Legislators are on track to restore part of the $5.4 billion cut from schools in 2011, but without dipping into the Rainy Day Fund they could be as much as $2 billion or more short of restoring the entire amount.

Using Rainy Day money to help fill the entire $5.4 billion hole would not be a “recurring” expense. It would be a one-time repair. But failure to fill the entire hole would give school districts a “recurring” budgetary shortfall, created when the Legislature refused to fund enrollment growth for the past two years, or about 170,000 children.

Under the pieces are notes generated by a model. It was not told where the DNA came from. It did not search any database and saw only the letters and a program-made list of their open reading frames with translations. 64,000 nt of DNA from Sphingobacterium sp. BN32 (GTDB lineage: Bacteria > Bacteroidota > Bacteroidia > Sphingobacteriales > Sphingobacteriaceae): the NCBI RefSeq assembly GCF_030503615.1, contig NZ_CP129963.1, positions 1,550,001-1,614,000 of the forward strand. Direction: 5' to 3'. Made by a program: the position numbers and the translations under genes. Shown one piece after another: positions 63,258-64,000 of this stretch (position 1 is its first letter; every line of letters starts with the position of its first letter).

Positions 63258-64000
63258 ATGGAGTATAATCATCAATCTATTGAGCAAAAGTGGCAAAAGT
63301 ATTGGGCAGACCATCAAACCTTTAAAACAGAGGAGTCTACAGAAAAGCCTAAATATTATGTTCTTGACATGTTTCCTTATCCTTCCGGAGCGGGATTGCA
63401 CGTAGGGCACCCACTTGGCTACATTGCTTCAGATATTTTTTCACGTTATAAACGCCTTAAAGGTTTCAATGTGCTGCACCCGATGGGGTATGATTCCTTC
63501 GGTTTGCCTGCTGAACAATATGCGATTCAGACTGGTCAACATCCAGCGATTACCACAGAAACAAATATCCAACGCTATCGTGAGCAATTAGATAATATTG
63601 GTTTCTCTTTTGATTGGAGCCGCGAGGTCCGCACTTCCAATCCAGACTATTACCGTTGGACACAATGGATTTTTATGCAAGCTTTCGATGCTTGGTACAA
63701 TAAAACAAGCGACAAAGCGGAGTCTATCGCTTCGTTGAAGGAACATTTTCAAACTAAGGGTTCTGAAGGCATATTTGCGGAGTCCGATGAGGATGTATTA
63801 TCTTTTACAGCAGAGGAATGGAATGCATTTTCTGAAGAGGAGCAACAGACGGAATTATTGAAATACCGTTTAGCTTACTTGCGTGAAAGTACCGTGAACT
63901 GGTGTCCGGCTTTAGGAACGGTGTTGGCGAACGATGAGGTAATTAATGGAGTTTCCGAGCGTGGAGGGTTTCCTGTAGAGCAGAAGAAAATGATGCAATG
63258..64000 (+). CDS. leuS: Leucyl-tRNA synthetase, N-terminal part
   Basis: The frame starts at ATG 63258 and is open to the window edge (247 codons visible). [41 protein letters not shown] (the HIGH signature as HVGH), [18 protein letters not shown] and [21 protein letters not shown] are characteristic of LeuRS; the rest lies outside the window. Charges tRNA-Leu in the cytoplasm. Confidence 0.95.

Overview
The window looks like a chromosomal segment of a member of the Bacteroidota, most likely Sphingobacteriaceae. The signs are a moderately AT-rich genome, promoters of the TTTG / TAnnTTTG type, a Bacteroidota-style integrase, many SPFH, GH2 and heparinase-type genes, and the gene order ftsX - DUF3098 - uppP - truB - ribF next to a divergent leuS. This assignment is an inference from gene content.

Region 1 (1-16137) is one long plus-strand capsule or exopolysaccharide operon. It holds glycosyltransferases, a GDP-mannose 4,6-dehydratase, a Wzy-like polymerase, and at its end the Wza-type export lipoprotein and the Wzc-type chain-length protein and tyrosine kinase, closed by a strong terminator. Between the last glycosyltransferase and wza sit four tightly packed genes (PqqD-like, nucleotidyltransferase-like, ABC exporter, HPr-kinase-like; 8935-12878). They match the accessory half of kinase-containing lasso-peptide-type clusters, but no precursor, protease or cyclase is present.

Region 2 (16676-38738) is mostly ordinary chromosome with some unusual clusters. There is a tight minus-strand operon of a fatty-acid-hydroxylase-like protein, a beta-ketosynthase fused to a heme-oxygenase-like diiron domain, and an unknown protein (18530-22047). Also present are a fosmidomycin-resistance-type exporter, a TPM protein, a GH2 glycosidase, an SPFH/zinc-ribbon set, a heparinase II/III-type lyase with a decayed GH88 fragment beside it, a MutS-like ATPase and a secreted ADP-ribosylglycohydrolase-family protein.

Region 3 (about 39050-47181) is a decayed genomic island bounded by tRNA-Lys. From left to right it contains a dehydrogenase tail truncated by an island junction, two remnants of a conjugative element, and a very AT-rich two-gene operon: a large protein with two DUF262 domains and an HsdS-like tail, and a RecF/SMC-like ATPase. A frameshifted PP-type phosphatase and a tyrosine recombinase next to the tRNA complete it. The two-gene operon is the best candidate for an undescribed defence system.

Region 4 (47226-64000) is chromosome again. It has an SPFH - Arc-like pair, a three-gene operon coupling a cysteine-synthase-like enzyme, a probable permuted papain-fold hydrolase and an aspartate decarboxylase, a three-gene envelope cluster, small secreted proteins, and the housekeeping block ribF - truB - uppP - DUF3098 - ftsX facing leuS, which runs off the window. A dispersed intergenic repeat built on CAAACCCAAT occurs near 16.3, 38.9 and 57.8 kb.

In truth, the constitutional amendment that created the Rainy Day Fund and was approved by Texas voters in 1988 includes no prohibition against spending the savings account on recurring needs. And, the Legislature – under both Republican and Democratic control – has spent Rainy Day savings over the years on a number of recurring expenses, including public education, retired teacher health care, the Children’s Health Insurance Program and Child Protective Services.

In 2003, the Republican-dominated Legislature even spent Rainy Day money to create the Texas Enterprise Fund and in 2005 to fund the Emerging Technology Fund. Gov. Perry has used both those funds to dole out millions of tax dollars to private businesses. The funds have been recurring expenses, and, in the minds of many, recurring boondoggles.

Perry claims they have been important economic development tools. But the biggest, most effective economic development tools the state has are its public schools.